New SIM Card Standard Approved New SIM Card Standard Approved

A new SIM card standard was recently announced by the European Telecommunications Standards Institute (ETSI). The new SIM card (formally known as Subscriber Identification Module) will be smaller but packaged and distributed the way that ensures backward compatibility with older formats.

Our smart phones are packing more and more sensors and modules than ever before. The space is limited in that little box of yours. The manufacturers were good at decreasing the size of the printed circuit boards and sensors and combining modules onto one or two processors so they can include an even greater amount of goodness in those little machines, but they are running of space as well. You can't sacrifice the battery, you can't sacrifice antennas, the touch screen is out of question, and the sensors help conserve the battery life as much as it is possible and make interaction with the phone meaningful. However, what can be touched is the memory card and SIM card slots.

At first developers were removing the memory card slots. This measure was quite unpopular with the users. The current generation of smart phones includes a micro-SD card slot, but they now hold a smaller SIM card also. SIM cards are what makes your phone usable on your provider's network. It carries identification information of your subscription and includes a couple of bytes for storage (Short Message Service messages (SMS) or some phone book entries can be saved on the card). But that's insane – you've got a big card that can't compare in functionality with other similar-sized cards inside the phone. So it was time to change it – to make it smarter or make it smaller.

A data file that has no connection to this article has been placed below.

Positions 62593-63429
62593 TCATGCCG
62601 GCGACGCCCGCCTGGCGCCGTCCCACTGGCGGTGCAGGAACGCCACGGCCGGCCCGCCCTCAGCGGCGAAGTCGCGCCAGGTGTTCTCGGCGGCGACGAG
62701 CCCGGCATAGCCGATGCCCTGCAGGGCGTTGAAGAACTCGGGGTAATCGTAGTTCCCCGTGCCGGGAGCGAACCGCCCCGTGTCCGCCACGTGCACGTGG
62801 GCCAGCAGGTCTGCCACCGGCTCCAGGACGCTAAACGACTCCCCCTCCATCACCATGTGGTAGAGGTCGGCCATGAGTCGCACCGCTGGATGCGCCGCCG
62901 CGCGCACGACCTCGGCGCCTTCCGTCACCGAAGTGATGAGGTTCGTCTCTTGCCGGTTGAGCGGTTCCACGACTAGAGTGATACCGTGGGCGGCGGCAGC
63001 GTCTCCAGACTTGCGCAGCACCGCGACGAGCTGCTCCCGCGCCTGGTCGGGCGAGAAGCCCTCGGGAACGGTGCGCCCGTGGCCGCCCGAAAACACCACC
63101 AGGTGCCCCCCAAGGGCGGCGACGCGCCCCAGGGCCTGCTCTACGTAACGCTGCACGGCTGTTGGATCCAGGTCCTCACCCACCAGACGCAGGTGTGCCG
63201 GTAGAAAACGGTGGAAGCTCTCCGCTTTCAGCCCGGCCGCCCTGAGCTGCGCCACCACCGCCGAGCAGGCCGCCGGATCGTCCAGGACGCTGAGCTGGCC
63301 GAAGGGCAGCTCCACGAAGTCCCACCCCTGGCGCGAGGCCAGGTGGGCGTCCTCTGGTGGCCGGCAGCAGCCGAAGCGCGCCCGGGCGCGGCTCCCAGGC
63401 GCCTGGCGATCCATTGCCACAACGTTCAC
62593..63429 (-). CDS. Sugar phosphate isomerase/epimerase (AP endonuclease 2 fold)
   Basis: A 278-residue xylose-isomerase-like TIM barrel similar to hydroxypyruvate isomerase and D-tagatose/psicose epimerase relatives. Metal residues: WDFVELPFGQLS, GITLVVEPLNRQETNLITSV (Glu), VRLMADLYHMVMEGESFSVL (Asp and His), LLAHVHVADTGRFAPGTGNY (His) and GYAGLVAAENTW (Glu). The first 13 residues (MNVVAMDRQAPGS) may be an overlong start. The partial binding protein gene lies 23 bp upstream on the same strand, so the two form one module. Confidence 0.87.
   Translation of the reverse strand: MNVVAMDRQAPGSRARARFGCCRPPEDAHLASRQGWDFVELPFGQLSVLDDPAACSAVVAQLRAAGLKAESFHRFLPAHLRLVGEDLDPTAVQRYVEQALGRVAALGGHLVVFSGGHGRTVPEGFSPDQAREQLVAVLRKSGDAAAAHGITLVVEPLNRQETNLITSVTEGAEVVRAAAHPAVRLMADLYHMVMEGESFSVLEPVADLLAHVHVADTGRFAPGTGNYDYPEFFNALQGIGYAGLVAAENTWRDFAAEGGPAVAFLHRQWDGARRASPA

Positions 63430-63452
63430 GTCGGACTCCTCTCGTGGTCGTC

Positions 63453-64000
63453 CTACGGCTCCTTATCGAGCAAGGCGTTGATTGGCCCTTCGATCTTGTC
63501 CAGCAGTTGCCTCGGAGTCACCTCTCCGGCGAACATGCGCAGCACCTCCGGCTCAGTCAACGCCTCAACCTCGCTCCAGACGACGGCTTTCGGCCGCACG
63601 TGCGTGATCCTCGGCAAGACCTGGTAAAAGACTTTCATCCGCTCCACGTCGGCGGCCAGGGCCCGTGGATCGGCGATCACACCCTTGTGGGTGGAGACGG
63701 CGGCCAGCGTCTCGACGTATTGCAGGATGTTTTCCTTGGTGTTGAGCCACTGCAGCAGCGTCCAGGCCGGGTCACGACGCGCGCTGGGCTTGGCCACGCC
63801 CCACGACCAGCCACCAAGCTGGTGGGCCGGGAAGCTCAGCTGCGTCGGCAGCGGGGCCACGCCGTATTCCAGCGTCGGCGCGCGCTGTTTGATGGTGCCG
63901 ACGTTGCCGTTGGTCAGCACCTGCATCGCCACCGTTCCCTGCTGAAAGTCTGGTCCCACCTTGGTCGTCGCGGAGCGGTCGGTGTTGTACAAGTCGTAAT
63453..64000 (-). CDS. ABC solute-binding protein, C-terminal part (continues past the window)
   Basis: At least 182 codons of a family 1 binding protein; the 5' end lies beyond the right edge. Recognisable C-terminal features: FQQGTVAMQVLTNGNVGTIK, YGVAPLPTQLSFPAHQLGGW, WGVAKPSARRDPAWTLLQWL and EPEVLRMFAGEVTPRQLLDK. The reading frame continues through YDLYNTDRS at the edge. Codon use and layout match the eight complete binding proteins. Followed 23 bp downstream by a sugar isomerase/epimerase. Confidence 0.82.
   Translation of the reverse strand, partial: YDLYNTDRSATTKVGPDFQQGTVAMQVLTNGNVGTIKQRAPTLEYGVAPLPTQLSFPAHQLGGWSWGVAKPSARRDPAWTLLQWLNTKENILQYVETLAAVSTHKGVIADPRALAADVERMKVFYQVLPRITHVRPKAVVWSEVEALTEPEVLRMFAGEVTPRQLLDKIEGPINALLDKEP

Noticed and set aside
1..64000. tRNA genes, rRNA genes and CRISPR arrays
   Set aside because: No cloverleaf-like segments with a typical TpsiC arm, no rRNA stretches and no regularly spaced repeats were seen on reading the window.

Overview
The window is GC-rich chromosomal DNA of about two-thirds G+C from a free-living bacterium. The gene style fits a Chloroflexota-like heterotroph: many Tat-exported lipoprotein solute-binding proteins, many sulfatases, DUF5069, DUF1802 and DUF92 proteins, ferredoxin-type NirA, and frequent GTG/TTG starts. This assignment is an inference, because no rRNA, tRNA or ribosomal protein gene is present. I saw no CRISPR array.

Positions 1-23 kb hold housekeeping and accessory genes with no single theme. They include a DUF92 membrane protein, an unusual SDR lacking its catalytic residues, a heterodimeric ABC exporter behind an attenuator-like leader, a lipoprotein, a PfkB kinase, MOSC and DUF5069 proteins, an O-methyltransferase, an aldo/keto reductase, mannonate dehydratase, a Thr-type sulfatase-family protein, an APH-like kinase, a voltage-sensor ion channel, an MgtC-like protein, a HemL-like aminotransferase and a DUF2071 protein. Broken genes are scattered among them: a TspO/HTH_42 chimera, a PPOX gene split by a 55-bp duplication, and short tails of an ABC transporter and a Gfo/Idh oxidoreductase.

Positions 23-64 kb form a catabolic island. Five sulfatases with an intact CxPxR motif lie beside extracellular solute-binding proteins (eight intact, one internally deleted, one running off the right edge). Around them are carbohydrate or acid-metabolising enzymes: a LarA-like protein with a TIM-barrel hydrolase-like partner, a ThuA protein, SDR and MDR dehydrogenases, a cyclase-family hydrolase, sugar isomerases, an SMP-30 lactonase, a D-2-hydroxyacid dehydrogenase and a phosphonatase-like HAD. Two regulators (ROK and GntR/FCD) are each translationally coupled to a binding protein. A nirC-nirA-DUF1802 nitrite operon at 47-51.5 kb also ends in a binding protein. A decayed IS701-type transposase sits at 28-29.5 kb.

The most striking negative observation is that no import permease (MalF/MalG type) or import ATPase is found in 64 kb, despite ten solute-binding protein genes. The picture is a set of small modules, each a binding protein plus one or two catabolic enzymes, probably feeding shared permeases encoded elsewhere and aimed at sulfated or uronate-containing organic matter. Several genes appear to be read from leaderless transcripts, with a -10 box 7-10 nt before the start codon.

A few large cellular phone manufacturers gathered together at the ETSI to discuss the new form-factor of SIM cards and with some minor arguments that largely went unnoticed agreed upon the design proposed by Apple, Inc. Therefore we currently have four form-factors for the card: full-size (the size of a credit card) is usually used to deliver the SIM card to a subscriber, a smaller part of it can be pushed out, which is mini-SIM (if you think of a SIM card, you will more likely imagine this size). Finally, a couple of years ago Apple released iPads that required micro-SIM cards, which are half of the standard size of the card. And finally, the new format of the card will be just a tit smaller than the current smaller card. Here we've got all 4 formats covered. The new card will be backward-compatible and more likely will be packaged with adapters. This is going to be quite similar to some microSD cards that come with a standard-size SD card adapter that you can use on your computer. So with acceptance of the new format, nothing really will change for us, consumers, but the manufacturers will have even more space to include an even greater number of modules and sensors. I wish they actually increased the battery a little bit, though.

Apple won again?